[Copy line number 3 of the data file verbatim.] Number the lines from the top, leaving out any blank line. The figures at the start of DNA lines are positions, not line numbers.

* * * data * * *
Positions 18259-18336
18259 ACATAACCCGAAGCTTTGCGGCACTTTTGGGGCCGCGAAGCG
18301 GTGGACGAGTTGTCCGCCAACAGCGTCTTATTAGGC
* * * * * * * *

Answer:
18301 GTGGACGAGTTGTCCGCCAACAGCGTCTTATTAGGC